“On the evening in question, Cosby urged her to take pills that he provided her and to drink wine, the effect of which rendered her unable to move,” district attorney Steele said to reporters, later saying the pills rendered the victim “frozen” and “paralyzed.” That was when Cosby allegedly assaulted her.
Legal experts said prosecuting the case will be challenging because of the passage of time. But prosecutors could persuade the judge to allow evidence of similar allegations made against Cosby by women from across the country to become part of their case in Philadelphia.
“The passage of time might have had a net positive result for the prosecutors,” said Barry Coburn, a former federal prosecutor who now works as a criminal and civil defense lawyer.
Under rules of evidence in Pennsylvania, prosecutors can introduce allegations brought by the other women if those allegations establish a mode of operation or pattern of behavior by Cosby. While a judge could rule against prosecutors, the process of determining whether that evidence is admissible will involve court hearings and never-before-heard testimony from the other alleged victims of the famed comedian and father figure.
“The chances that they can keep this testimony off the public record is poor because the case hinges on these other allegations,” Coburn said. “This is going to be devastating to his reputation.”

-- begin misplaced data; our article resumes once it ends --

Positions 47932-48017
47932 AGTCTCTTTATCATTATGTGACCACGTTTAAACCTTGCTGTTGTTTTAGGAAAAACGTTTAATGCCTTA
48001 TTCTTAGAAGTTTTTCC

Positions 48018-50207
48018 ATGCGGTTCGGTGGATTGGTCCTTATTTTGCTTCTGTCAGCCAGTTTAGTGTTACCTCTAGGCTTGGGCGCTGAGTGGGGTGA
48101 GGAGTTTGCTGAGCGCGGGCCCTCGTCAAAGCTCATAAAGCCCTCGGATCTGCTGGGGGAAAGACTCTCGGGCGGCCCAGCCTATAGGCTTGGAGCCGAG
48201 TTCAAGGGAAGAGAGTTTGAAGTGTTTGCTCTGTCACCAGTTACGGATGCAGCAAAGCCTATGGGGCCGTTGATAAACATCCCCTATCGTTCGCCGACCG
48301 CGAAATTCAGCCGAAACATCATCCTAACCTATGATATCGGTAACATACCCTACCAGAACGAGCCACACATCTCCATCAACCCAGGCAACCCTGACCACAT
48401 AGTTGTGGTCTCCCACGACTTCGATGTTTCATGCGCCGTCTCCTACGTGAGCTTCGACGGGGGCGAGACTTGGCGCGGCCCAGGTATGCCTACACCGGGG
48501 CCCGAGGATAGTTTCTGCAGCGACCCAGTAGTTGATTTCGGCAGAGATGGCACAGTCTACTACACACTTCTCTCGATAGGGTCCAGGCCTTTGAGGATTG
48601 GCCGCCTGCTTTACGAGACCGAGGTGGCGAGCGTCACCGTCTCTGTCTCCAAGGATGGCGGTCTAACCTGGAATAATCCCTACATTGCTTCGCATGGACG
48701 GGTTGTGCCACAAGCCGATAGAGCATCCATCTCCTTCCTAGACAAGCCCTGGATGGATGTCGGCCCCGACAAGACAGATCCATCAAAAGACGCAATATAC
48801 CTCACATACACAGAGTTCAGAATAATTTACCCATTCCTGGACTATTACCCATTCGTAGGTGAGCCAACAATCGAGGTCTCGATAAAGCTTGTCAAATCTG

Before the alleged assault, “the victim came to consider Mr. Cosby her mentor and her friend,” Steele said to reporters, noting that Cosby made two earlier sexual advances, both of which were rejected.
After the alleged assault, Constand moved back in with her mother in Canada, whom she eventually told of the incident. They then notified Canadian authorities, who notified counterparts in Pennsylvania, leading to the initial investigation that led to no charges, prosecutors said in a press release.
In October, Constand sued the former prosecutor who declined to charge Cosby a decade ago for defamation. The suit accuses former Montgomery County, Pa., district attorney Bruce L. Castor Jr. of using Constand as “collateral damage for his political ambitions.” Castor, a Republican, unsuccessfully campaigned to regain his old District Attorney position. He lost the November election to Steele, after a campaign season that heavily focused on the Cosby allegations.
Castor said in an interview earlier this year that he thought Cosby “probably did do something inappropriate,” but that “thinking that and being able to prove it are two different things.”
An attorney for Constand commended the “professionalism” of prosecutors in a brief statement on Wednesday, after the charges were announced. The statement also expresses “appreciation” for the “consideration and courtesy” extended to Constand during the investigation. “In that this matter is now being pursued in the criminal justice system,” the statement concludes, “we will not comment further.”
Gloria Allred, an attorney representing 29 women who have accused Cosby of assault, told MSNBC that the charges against the comedian are the “best Christmas present” many of her clients “have ever received.”
Prosecutors took a second look at Constand’s allegations this year, based on “new information that came to light in July of 2015,” Steele said. After establishing that the statute of limitations had not yet expired for the alleged 2004 assault, the investigation was reopened.